Triton Hearing opens ground-breaking new store

Triton Hearing’s new ground-breaking store in the Auckland suburb of Newmarket is the first of its kind to open in the Southern Hemisphere.

Triton World of Hearing offers a completely new interactive experience when it comes to hearing checks and high-tech solutions.

E-Referrals can now be made to Triton World of Hearing using HealthLink’s CareSelect service.

Visitors to the new store use interactive screens to learn about the latest innovations in hearing technology. A team of expert audiologists is also on hand to help and offer advice.

The store, which opened in February, compliments Triton Hearing’s existing clinics around New Zealand, including its nine across Auckland.

Triton Hearing’s Audiology and Innovation Head Craig Lett says the new store offers a “surround sound experience” for people looking for solutions to hearing difficulties.

Many Kiwis are reluctant to seek help for hearing difficulties because they worry about being thought of as “old”.

“It’s very much a hidden health issue. Almost 900,000 Kiwis, or about one in six, suffer from hearing difficulties and many people put off seeking help because of the stigma associated with hearing loss,” Craig says.


Hearing loss can impact wellbeing

Craig says even mild cases of hearing loss can significantly affect a person’s health and wellbeing.

“People who struggle to hear can become socially isolated. They often don’t interact with others as much as they used to and, for some, this can lead to depression.”

Research shows that on average people wait seven years to seek help for hearing issues.

“Loud noise and age are the most common factors leading to hearing difficulty, but most people even in their twenties are no longer able to hear high frequency sounds.”

As well as the stigma associated with hearing loss, Craig says cost and accessibility to care are also barriers to seeking help.

“For people who worry about being seen as old, we have totally invisible hearing aid options which can connect to phones and live stream music.

“For those concerned about cost, we offer a ‘Pay as you Hear’ subscription service across all levels of technology which customers can pay in monthly instalments.”


How to refer to Triton World of Hearing:

  • open the patient record
  • select the HealthLink icon
  • use the CareSelect search bar, type “Triton Hearing”
  • click “Compose Referral”.

Bowel Cancer NZ launches brand new e-Referral form

E-Referrals to Bowel Cancer New Zealand can now be made using CareSelect.

Referrals were previously sent via email, phone or Bowel Cancer New Zealand’s website.

Bowel cancer is the second highest cause of cancer death in New Zealand and kills as many people as breast and prostate cancer combined. And we have one of the highest rates of bowel cancer in the world.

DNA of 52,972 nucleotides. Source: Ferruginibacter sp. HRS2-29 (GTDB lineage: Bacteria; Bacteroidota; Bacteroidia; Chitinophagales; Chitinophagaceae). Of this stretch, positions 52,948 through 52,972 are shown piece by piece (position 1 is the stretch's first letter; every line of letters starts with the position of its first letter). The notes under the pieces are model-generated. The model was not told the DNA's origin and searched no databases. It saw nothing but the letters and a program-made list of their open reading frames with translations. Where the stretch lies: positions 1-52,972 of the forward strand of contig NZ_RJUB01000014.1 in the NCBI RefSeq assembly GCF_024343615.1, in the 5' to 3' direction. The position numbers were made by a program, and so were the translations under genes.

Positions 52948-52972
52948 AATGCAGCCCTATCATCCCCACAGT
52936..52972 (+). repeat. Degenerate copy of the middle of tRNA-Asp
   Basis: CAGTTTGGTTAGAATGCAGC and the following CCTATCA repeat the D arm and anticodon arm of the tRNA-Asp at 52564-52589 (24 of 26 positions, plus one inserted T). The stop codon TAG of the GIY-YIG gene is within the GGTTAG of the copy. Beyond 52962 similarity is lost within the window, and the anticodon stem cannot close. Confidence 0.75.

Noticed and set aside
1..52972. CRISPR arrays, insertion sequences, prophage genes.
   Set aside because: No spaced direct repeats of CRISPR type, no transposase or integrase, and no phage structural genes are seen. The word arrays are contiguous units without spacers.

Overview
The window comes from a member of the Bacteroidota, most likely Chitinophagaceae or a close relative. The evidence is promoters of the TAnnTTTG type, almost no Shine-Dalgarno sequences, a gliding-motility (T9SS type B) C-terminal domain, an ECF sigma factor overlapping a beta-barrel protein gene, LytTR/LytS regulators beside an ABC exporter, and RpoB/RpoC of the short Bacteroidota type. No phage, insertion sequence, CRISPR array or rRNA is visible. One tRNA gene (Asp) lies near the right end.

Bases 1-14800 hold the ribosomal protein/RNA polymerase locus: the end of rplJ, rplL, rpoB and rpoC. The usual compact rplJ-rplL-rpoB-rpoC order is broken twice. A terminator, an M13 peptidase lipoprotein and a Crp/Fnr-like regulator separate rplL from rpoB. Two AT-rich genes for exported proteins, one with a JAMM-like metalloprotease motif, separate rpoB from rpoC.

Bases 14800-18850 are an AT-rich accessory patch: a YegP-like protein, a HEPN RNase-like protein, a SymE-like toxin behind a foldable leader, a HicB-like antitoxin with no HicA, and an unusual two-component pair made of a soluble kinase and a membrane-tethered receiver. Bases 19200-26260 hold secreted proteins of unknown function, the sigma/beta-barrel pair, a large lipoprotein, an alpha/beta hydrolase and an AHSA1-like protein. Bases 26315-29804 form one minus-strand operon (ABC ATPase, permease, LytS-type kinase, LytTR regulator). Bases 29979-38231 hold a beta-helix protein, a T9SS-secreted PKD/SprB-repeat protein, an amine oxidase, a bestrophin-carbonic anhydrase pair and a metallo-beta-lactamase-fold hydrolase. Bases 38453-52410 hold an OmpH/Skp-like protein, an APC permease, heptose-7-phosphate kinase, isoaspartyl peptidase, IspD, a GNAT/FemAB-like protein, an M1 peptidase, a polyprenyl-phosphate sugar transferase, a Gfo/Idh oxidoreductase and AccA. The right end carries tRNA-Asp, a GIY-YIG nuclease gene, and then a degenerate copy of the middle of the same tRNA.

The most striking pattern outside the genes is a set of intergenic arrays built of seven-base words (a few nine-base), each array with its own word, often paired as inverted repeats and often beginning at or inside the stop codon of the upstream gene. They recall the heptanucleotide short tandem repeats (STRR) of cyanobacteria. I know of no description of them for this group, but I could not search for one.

Bowel Cancer New Zealand nurse support co-ordinator and registered nurse Victoria Thompson says that while these statistics are sobering, there is hope.

“Bowel cancer is treatable and beatable if it’s detected early enough,” she says.

“The more people affected by bowel cancer that we can support, the better. The new e-Referral form will make it easier for patients to be referred to us so they can get the support they need.”


Variety of support available

Bowel Cancer New Zealand provides support for people living with bowel cancer and those recovering from treatment, as well as their whānau.

“We offer funded support in the form of free rehabilitative physiotherapy and counselling sessions, as well as support services, resources and patient and whānau support groups.”

Victoria is also available to answer non-urgent inquiries via the website, the 0800 BCNZ NURSE phone number or email, Monday to Thursday from 10am-4pm.


Bowel cancer affects any age group

Victoria says bowel cancer can affect anyone at any age.

“Bowel cancer is not just something elderly people can develop. It also affects a lot of young people too. Around 30 Kiwis aged 50 or under are diagnosed with bowel cancer each month.”

She says it’s crucial that people are aware of the symptoms of bowel cancer, which may include:

  • rectal bleeding
  • change of bowel motions/habits that come and go over several weeks
  • anaemia
  • severe persistent or periodic abdominal pain
  • a lump or mass in the abdomen
  • tiredness and loss of weight for no obvious reason.

Bowel Cancer New Zealand’s Never Too Young campaign runs through the month of August and highlights the fact that bowel cancer affects young people too, she says.

“If a young person presents with bowel cancer symptoms, it shouldn’t be dismissed because of their age. It should be investigated further.”


How to refer to Bowel Cancer New Zealand:

  • open the patient record
  • select the HealthLink icon
  • use the CareSelect search bar, type “Bowel Cancer New Zealand”
  • click “Compose Referral”.